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NEWSLETTER

Here’s the new list of countries Sweden warns you should avoid right now

Sweden on Wednesday added Cyprus to its list of countries exempt from its advisory against non-essential travel, but extended it for the UK and several other countries in the European Union.

Here's the new list of countries Sweden warns you should avoid right now
The foreign ministry's travel advisory is not a legally binding ban, but may affect your travel insurance. Photo: Henrik Montgomery/TT

From September 10th, the advice is lifted for journeys to Cyprus, the Swedish foreign ministry said.

That means that non-essential journeys are now ok – as far as the Swedish foreign ministry is concerned – to Andorra, Austria, Belgium, Bulgaria, Cyprus, the Czech Republic, Croatia, Denmark, France, Germany, Greece, Hungary, Iceland, Italy, Liechtenstein, Luxembourg, Monaco, the Netherlands, Norway, Poland, Portugal, Romania, San Marino, Spain, Switzerland and the Vatican.

But for other countries in the EU, EEA and Schengen (which leaves only seven EU countries: Estonia, Finland, Ireland, Latvia, Lithuania, Malta, Slovakia and Slovenia), as well as the UK, the recommendation was extended on Wednesday until September 23rd.

The advice against non-essential travel to countries outside the EU remains in place until November 15th, for now.

The foreign ministry's advice against non-essential travel is not a legally binding ban, but has other implications that residents in Sweden may want to take into account before deciding to travel, for example that your Swedish travel insurance may not be valid if you disregard the advice.

The guidance has been in place since an early stage in the pandemic, due to global uncertainty and travel bans, so it relates to restrictions in place for travellers rather than being based on the spread of infection in the countries.

That said, it is important to remember that individual countries may also have their own rules about entry from Sweden, and that these may change quickly.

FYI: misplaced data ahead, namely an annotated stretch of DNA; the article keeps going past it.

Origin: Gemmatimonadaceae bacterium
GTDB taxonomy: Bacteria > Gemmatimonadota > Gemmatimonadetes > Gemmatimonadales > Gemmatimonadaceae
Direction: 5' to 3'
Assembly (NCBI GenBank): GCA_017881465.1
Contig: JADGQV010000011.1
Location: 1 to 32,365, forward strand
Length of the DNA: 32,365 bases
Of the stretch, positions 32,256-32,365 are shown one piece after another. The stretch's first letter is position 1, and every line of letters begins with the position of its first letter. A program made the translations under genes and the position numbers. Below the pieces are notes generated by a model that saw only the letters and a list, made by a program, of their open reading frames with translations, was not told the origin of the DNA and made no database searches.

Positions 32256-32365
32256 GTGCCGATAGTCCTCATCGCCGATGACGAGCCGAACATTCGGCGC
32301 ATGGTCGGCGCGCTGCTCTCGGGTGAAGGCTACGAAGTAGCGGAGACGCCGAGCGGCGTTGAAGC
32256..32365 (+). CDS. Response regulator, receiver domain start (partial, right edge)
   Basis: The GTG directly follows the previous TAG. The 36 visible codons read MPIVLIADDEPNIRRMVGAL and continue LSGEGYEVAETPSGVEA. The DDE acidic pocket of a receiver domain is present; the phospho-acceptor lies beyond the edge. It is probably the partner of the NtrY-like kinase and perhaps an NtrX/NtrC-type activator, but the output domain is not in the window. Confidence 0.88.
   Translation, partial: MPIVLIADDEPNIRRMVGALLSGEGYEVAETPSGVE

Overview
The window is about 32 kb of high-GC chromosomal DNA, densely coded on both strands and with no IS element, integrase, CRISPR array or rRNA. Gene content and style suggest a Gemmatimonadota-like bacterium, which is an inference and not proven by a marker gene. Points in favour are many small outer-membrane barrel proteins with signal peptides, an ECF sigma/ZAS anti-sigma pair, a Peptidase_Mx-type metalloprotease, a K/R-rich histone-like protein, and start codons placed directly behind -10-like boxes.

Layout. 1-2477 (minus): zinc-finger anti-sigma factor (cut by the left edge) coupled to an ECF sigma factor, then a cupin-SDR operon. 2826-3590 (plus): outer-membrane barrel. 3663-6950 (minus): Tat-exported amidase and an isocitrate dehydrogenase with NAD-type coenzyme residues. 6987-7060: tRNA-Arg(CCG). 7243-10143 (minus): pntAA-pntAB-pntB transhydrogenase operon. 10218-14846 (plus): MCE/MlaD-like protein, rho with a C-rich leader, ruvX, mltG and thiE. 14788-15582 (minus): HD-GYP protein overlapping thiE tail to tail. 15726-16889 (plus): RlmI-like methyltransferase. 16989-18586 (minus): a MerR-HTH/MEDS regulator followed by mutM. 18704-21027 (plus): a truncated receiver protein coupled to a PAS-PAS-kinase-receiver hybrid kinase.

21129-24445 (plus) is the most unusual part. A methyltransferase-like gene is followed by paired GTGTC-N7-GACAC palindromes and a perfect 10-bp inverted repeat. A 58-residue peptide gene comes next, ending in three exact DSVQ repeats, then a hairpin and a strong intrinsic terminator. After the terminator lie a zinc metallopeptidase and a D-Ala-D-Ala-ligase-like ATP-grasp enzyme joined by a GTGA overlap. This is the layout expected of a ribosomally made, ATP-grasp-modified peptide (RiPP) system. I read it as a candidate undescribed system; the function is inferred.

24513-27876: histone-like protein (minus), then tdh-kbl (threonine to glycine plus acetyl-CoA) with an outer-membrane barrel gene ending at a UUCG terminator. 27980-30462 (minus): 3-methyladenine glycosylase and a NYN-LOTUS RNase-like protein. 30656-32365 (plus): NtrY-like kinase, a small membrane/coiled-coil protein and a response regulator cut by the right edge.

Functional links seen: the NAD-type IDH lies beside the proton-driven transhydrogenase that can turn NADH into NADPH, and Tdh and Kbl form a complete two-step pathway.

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SAS

SAS strike affected 380,000 passengers in July

More than 3,700 flights where cancelled and 380,000 passengers where affected by the 15-day strike which hit Scandinavia's SAS airline last month, the company has revealed.

SAS strike affected 380,000 passengers in July

“We sincerely apologize to our customers who were affected by the July strike,” Anko van der Werff, the company’s chief executive, said in a press release. “We are happy operations returned to normality again allowing us to start regaining our customers’ trust.”

According to the release, 1.3 million passengers travelled with the airline in July, which was still a 23 percent increase on the same month last year, when Covid-19 restrictions were still reducing tourism levels.

“In comparison with last month, the total number of passengers decreased with 32 percent and capacity was decreased by 23 percent, which was a result from the 15-day pilot strike,” the release read. 

Pilot unions in Sweden, Denmark and Norway, went on strike for 15 days last month over pay, conditions, and the company’s refusal to rehire pilots laid off during the Covid-19 pandemic on the same terms as before. 

The strike, which cost the airline between €9m and €12m a day, was ended on July 19th, after which it took several days to get flights back to normal

Van der Werff said company said it would now continue putting in place its restructuring plan, SAS FORWARD, and push ahead with restructuring in the US, where the company has filed for Chapter 11. 

He said these would both “accelerate the transformation process that will lead to a financially stable airline, that will be able to deliver the service our customers are expecting”. 

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